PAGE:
Newton's Laws of Motion

Sir Isaac Newton published Philosophiae Naturalis Principia Mathematica in 1687. This text contains the three basic laws on which mechanics is based

Newton's First Law
Every body continues in its state of rest or of uniform motion in a straight line unless acted on by some external force.

No force = no acceleration
Newton's Second Law
The rate of change of momentum of a body is directly proportional to the external force acting on the body and takes place in the direction of the force.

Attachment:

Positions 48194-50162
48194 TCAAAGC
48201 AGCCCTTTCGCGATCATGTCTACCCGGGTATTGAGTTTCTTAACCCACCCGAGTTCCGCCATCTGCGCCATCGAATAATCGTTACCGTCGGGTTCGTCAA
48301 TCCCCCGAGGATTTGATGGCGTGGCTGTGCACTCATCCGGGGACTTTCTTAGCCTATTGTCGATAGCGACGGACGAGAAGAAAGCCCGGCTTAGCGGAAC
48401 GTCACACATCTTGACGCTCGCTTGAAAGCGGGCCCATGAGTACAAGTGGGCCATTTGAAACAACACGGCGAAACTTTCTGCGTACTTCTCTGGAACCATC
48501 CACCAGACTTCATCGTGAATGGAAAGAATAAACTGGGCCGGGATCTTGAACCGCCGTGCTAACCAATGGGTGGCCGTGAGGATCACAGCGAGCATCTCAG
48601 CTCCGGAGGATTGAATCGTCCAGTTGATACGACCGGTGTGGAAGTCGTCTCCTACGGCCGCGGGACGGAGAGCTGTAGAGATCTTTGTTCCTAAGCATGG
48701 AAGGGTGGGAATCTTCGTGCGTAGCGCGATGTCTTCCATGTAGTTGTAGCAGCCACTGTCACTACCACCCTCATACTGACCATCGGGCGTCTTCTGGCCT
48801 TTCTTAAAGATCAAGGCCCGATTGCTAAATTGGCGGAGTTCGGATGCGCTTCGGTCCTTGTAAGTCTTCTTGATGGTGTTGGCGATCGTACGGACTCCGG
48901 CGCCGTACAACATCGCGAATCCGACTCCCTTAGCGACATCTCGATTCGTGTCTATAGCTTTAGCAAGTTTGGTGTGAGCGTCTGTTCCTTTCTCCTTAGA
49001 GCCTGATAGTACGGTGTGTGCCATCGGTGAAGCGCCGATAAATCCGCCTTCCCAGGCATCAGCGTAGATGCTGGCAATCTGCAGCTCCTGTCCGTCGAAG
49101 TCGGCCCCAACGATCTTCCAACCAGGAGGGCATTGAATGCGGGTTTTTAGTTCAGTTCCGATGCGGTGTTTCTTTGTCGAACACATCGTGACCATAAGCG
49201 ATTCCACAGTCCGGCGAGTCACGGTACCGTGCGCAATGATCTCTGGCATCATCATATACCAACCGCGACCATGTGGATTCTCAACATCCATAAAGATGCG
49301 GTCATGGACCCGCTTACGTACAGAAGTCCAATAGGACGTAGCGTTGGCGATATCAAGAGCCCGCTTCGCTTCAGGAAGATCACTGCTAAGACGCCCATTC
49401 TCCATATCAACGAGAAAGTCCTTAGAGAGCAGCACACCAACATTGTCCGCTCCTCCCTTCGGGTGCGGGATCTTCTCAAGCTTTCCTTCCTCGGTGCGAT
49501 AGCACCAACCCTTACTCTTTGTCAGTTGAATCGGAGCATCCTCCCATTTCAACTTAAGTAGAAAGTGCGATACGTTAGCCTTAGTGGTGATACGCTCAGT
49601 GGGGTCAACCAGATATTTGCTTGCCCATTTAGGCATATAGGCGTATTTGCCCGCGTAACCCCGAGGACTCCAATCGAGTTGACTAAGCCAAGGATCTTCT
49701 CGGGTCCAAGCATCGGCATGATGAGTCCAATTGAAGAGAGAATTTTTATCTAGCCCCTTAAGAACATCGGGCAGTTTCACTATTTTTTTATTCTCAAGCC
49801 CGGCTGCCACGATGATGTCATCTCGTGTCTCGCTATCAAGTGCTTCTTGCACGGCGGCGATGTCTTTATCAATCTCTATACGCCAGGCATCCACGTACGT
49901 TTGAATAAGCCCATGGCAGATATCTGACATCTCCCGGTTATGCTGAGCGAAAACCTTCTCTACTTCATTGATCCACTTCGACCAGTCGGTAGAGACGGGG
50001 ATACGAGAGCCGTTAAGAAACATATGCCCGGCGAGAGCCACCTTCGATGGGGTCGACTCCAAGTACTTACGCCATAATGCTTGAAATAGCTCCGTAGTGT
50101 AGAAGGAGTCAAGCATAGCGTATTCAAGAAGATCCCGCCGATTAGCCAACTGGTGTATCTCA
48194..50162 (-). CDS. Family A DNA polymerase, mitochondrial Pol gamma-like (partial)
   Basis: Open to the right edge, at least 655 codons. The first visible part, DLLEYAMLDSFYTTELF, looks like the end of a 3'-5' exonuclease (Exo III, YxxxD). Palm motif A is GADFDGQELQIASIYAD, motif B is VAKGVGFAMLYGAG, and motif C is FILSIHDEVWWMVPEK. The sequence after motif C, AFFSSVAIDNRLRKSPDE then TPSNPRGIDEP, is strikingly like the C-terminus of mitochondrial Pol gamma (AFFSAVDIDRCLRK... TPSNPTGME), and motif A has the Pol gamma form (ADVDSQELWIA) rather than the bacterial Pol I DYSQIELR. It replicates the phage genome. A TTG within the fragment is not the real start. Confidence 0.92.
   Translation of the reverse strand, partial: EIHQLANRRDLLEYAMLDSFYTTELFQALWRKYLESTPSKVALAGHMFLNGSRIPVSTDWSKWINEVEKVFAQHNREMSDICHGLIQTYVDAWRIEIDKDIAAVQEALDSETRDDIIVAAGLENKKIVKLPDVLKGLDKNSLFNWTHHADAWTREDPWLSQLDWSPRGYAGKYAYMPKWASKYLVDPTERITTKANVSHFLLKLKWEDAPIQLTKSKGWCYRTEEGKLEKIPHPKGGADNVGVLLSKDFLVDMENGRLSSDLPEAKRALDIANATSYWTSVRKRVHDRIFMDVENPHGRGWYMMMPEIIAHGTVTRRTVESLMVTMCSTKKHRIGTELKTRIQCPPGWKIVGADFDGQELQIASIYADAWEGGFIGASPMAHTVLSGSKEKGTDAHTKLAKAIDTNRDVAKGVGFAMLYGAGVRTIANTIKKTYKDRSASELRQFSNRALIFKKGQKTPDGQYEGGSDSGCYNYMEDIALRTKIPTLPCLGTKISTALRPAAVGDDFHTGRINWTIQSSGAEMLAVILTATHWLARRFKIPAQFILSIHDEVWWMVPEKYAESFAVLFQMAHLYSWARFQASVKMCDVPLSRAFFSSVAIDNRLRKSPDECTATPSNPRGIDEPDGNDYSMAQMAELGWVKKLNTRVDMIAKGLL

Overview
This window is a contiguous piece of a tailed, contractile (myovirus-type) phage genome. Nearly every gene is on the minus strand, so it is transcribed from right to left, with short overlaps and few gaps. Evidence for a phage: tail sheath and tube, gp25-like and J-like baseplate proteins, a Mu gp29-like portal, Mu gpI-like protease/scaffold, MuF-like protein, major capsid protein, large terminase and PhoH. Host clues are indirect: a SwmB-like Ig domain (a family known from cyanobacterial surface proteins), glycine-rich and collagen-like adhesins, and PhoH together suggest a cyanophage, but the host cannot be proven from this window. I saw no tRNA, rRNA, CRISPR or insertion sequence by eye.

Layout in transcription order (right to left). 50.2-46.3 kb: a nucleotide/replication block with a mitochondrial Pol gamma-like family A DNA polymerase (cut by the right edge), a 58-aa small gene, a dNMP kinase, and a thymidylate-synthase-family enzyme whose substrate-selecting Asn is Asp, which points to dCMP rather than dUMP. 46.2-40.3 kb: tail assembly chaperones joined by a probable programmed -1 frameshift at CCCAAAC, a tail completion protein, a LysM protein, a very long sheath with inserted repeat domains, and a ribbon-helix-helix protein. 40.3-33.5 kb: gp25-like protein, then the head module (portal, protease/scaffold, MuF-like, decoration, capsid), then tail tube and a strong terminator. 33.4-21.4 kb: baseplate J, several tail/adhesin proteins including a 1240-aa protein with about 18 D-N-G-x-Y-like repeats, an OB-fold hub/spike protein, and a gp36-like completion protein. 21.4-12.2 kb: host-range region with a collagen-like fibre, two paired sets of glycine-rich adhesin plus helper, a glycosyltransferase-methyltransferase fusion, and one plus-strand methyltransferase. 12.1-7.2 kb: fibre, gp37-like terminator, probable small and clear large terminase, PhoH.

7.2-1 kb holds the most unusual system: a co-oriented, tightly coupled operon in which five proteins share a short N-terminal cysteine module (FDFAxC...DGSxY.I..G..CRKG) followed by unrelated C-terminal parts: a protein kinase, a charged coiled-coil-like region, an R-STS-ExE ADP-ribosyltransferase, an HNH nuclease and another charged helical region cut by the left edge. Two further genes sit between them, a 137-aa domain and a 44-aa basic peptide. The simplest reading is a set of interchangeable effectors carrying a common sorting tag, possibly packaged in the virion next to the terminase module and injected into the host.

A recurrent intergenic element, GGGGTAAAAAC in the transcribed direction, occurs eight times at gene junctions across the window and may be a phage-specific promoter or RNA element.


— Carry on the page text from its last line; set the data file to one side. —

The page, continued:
where
F = force acting on the body [N]
m = mass of the body [kg]
v = velocity of the body [ms-1]

the rate of change of velocity is the acceleration
where
a = acceleration of the body [ms-2]
Newton's Third Law
If a body A exerts a force on body B, then B exerts an equal and oppositely directed force on A.

Weight is the magnitude of the force of gravity.

See also: Equations of Motion, Inertial Reference System, Keplers Laws, Newton, Isaac, Newtonian Mechanics, Noninertial Reference System, Special Theory of Relativity.

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Subjects: Physics


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